In 0.6.0 (released today!), using the new `where`

syntax I’m able to define a function `f`

as follows:

```
0.6.0> abstract type X{T} end
0.6.0> struct A{T} <: X{T} end
0.6.0> struct B{T} <: X{T} end
0.6.0> f(::S) where {T, S <: X{T}} = (S, T)
f (generic function with 1 method)
0.6.0> t = A{Int}()
A{Int64}()
0.6.0> f(t)
(A{Int64}, Int64)
```

Cool!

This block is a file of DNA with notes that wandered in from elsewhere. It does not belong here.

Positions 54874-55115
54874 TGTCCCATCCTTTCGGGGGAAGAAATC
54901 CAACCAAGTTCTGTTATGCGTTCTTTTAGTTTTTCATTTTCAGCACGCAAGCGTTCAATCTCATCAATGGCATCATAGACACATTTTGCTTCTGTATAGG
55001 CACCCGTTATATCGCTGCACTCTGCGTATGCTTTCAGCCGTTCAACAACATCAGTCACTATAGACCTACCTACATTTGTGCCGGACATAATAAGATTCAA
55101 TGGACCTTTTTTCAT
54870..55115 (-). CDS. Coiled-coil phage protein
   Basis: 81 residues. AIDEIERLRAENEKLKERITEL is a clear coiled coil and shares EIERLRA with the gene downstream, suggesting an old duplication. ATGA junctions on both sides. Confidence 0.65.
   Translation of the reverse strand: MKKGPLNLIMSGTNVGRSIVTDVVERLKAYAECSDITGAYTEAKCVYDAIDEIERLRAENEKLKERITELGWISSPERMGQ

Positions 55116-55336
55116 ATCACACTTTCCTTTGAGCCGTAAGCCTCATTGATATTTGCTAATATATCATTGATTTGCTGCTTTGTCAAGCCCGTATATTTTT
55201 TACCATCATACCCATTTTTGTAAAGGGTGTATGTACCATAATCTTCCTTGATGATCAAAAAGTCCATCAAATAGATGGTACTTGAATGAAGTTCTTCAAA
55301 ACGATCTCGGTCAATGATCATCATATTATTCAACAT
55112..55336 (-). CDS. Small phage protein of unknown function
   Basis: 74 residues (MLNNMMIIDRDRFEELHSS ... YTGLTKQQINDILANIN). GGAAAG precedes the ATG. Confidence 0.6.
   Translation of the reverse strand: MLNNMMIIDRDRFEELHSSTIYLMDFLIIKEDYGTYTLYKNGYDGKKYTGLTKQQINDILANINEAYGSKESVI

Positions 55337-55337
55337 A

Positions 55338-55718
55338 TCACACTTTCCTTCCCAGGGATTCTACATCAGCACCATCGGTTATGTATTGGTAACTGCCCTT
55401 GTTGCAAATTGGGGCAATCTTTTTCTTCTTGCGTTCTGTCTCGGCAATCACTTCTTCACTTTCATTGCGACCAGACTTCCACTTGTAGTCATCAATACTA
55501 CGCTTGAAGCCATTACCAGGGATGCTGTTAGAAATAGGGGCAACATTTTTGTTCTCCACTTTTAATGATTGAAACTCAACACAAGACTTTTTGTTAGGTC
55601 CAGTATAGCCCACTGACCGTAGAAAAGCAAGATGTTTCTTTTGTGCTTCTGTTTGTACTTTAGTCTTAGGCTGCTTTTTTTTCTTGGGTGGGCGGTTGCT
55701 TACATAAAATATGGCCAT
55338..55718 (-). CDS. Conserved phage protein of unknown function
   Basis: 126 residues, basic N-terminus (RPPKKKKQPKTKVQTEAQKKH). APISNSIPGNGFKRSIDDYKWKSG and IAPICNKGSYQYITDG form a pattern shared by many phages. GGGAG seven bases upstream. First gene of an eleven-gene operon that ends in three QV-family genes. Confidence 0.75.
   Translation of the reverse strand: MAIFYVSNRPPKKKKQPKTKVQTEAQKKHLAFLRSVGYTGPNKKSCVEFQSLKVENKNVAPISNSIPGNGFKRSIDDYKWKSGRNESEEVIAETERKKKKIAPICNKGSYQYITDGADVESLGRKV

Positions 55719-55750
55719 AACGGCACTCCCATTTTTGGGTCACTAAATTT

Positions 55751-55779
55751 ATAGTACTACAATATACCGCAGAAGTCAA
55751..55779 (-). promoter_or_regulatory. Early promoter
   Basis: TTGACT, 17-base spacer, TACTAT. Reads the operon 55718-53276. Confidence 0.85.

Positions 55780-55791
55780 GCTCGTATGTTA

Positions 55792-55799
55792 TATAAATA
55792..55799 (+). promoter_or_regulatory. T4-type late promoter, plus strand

My question is this: is there a way to specify a function such that I can get at the type (e.g. `A`

or `B`

) without the parameter applied, e.g. return the value `(A, Int64)`

?

I tried the following without success:

```
0.6.0> g(::S{T}) where {T, S <: X} = (S, T)
ERROR: TypeError: Type{...} expression: expected UnionAll, got TypeVar
0.6.0> g(::S{T}) where {T, S <: X{T}} = (S, T)
ERROR: TypeError: Type{...} expression: expected UnionAll, got TypeVar
0.6.0> g(::S) where {T, S <: X} = (S, T)
WARNING: static parameter T does not occur in signature for g at REPL[11]:1.
The method will not be callable.
g (generic function with 1 method)
```